Of course, treatment also depends on the cause of the condition. Some causes - such as secretory otitis media - can be reversed or get better on their own, while others - such as those that result in conductive low frequency hearing loss - may need surgery.

Our audiologists will assess your hearing and analyse your results so that they can find the best way to help you manage your condition, such as using hearing aids to amplify the low-pitched sounds.

Frequently asked questions

Can low frequency hearing loss be reversed?

Depending on the cause, low frequency hearing loss often gets better on its own, without the need for further intervention.

Where it’s caused by low cerebrospinal pressure or conditions such as secretory otitis media, it can be reversed by addressing the cause. Where it’s caused by otosclerosis, surgery to remove the stapes bone and replace it with an implant can help reverse the condition.

Where low frequency hearing loss is irreversible, hearing aids can help you manage the condition.

Is low frequency hearing loss common?

No - it’s actually quite a rare condition.

This could be because it can be difficult to detect: where it’s not caused by a condition or illness, it often doesn’t cause any issues, and the sufferer usually finds that they’re still able to understand normal speech.

That means they don't realise that they have any problems with their hearing, and are less likely to seek help as a result.

What does low frequency hearing loss sound like?

You’re likely to have low frequency hearing loss if you struggle to hear sounds such as:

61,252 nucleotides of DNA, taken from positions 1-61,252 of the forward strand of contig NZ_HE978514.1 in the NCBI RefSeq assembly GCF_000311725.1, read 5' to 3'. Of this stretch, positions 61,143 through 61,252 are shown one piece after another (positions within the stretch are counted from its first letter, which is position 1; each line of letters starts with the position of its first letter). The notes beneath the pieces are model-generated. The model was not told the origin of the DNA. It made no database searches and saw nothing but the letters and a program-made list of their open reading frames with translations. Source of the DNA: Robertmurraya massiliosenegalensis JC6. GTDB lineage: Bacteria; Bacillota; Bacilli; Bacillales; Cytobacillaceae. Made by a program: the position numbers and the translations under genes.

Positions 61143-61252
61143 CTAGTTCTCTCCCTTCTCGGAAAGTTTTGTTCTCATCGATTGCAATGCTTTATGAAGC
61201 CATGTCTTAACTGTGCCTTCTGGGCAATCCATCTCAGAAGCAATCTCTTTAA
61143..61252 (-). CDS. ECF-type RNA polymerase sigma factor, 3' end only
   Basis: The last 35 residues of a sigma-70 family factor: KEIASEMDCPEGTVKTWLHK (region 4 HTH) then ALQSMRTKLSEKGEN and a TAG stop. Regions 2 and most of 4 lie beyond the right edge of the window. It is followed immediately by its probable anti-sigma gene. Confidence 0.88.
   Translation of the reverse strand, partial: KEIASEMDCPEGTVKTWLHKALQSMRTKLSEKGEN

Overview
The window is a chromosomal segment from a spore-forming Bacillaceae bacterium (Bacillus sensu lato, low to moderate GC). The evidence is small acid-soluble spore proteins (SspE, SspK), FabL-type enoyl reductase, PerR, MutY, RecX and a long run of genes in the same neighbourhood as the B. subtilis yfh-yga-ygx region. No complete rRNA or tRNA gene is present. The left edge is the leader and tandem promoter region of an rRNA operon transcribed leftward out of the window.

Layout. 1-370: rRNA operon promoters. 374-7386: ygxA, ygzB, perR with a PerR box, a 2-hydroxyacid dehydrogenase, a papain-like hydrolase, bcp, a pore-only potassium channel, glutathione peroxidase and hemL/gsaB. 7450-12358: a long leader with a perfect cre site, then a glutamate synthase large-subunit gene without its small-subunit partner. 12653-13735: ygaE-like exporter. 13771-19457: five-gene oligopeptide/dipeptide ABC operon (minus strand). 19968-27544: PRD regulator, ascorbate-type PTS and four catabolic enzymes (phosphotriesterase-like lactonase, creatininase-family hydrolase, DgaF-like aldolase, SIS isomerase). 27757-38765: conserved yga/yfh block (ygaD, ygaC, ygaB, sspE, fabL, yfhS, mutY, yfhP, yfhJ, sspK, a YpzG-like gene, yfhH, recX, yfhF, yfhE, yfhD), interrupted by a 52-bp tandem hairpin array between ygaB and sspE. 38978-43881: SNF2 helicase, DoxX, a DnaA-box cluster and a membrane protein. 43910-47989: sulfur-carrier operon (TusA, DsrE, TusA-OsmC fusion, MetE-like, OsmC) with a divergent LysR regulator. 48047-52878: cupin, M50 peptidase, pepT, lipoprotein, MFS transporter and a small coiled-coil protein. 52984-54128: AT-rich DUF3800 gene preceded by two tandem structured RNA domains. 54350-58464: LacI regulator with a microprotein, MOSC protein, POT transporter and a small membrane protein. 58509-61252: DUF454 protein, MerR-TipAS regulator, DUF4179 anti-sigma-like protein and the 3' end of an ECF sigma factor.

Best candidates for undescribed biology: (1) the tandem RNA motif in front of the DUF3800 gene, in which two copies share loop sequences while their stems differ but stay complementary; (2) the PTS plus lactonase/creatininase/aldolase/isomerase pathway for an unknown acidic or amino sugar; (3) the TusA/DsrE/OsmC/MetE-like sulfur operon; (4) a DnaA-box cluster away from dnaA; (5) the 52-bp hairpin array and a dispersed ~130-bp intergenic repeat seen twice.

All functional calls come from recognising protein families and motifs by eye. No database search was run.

• Men’s voices
  • Traffic or vehicles
  • Planes and other types of transport
  • Household appliances
  • Telephone conversations
  • Bass notes in music

You may not initially notice that you’re having difficulty with these sounds, particularly if the loss is gradual. You may also find that you can still communicate normally when having a face-to-face conversation.

Even if you’re affected by low frequency hearing loss, you will still be able to clearly hear other sounds, such as high frequency sounds. 

How can I improve my low frequency hearing?

While some types of low frequency hearing loss can clear up on their own or by treating the underlying cause, others are irreversible. For these types, hearing aids can increase the volume of low frequency sounds, but it can take time to find the right setting.

That’s because this type of hearing loss is quite rare and can be complicated, so you’ll need to work closely with your audiologist to find the right hearing aid and setting for your particular situation.

Is low frequency hearing loss progressive?

It depends on the type of low frequency hearing loss you have. If it’s caused by conditions that can be treated, then it should improve.

However, if it’s caused by genetic conditions, the type of loss you experience and whether it progresses will be determined by the condition you have.

If you suffer from Ménière’s disease, your hearing loss will become progressively more profound.

Whatever type of low frequency hearing loss you have, it’s important to speak to your doctor to determine the best course of action for managing your condition and preserving your hearing.

You should also speak to your audiologist for help and guidance on managing your hearing loss.

Book a free hearing test with our experts.